Why aren't people buying houses? I was listening to a little news radio this morning(I know, it's a departure from my usual dose of Colin Cowherd, but I digress), and there was some so-called economics "expert" that was going on and on about the housing crisis and how he thought it was definately over, but just could not understand how there were almost 100,000 foreclosures on houses last month. He also just couldn't figure out why people weren't out buying houses when the interest rate is at as low as it has ever been(4.4%). Now I'll point out that the housing market is the capital reason for our economy tanking(and it hasn't hit bottom yet I don't care what the hairdo behind the desk on the news says), but I'll save that for a later date. For now, sadly, I'll point out some reasons why I shouldn't buy a house in this market.
Depending where you live in the U.S., the average house ranges from $150,000-$250,000. So using a mean of $200,000 and 5% loan, that brings out your mortgage to just under $1,100 a month. Add in required insurances another $150 a month. Add in taxes roughly $100 a month(lowballing). Add in maintenence costs and upkeep(A/C breaks down, its ALL you) MINIMUM another $250. Just using those base figures in hand(I'm not even counting ESCROW, closing costs, lawyers, or my personal favorite, HOAs,etc.), that brings your tally up to $1,600 a month on a basic 30 year plan. For those of you keeping score at home, and all expenses are fixed(which we all know will only go up), I'm paying $576,000 on a $200,000 house with $376,000 that has zero equity. Am I truly getting your money's worth?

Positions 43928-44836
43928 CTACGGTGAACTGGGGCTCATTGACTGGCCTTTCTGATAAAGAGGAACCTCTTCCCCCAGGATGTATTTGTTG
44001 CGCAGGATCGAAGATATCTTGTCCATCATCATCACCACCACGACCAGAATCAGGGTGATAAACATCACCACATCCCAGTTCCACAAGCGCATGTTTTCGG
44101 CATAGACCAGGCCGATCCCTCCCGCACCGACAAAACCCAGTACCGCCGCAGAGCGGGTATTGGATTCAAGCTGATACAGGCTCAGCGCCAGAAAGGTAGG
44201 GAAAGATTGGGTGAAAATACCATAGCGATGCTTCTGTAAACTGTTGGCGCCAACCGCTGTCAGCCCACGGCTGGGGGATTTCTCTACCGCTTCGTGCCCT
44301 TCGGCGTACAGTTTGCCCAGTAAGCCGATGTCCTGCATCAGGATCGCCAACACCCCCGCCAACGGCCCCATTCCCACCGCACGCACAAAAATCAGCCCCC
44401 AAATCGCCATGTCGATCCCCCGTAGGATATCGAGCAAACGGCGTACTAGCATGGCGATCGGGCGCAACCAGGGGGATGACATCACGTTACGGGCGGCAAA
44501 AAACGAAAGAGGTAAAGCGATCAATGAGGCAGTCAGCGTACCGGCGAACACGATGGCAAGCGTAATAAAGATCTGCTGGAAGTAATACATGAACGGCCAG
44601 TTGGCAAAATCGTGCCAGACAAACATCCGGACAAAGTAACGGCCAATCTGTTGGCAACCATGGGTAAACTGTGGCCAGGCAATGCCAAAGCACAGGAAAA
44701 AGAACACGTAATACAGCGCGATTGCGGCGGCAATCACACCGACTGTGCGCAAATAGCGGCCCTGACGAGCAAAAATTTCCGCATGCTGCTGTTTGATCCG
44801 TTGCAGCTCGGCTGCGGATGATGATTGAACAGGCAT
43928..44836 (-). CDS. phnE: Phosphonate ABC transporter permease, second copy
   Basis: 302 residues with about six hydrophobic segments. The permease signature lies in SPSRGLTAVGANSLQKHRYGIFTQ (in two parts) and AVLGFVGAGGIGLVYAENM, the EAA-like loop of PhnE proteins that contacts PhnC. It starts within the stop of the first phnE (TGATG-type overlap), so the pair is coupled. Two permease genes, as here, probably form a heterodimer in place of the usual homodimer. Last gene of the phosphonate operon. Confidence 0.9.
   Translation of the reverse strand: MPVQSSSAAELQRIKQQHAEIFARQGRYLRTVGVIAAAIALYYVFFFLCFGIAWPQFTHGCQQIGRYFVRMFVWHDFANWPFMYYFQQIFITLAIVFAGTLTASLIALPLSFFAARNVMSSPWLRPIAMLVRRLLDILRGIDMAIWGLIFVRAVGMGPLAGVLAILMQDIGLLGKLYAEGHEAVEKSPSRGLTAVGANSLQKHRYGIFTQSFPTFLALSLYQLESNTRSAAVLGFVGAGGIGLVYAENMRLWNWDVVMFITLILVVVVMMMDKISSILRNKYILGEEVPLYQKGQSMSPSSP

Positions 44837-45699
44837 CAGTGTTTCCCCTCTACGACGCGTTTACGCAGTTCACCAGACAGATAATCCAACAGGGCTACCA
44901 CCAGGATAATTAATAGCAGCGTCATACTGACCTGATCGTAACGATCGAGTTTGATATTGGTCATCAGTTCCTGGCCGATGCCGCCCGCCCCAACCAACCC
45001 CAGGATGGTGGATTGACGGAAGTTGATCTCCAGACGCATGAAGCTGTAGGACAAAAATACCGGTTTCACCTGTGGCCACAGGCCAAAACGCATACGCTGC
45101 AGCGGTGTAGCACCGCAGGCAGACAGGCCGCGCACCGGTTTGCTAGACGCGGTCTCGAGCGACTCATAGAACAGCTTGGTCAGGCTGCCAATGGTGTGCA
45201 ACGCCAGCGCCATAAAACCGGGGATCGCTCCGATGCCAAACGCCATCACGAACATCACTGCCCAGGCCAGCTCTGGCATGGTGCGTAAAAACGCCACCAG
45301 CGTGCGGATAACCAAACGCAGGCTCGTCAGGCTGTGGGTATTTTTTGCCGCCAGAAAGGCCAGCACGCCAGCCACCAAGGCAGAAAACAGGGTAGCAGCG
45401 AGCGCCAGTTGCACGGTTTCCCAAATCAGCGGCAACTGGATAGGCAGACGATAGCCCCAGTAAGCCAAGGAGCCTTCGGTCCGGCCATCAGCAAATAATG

Now if I take that same house/condo and just rent, I eliminate ALL those costs save rent, which replaces my mortgage to even say $800 a month in comparable rent for roughly the same space. It brings my thrown away money after 30 years to $288,000. That, and I have no headaches. Now aside from the theoretical appreciation a home gives that was the one single clear sound investment that everyone before us did to ensure a stable future, is there another reason to take such a risk?
Now of coarse, I'm using some VERY general figures, but when I did my budget for buying a house, this is what I came up with. I'm also basing these generalizations on an economy that has changed so drastically in the last fifteen years that we have amazingly de-valued every peice of property from the Atlantic to Pacific coasts in less than two decades. I just don't think people, or the banks, have accepted or admitted to it yet. Never mind, despite what these contradictory economists say, we haven't seen the bottom yet.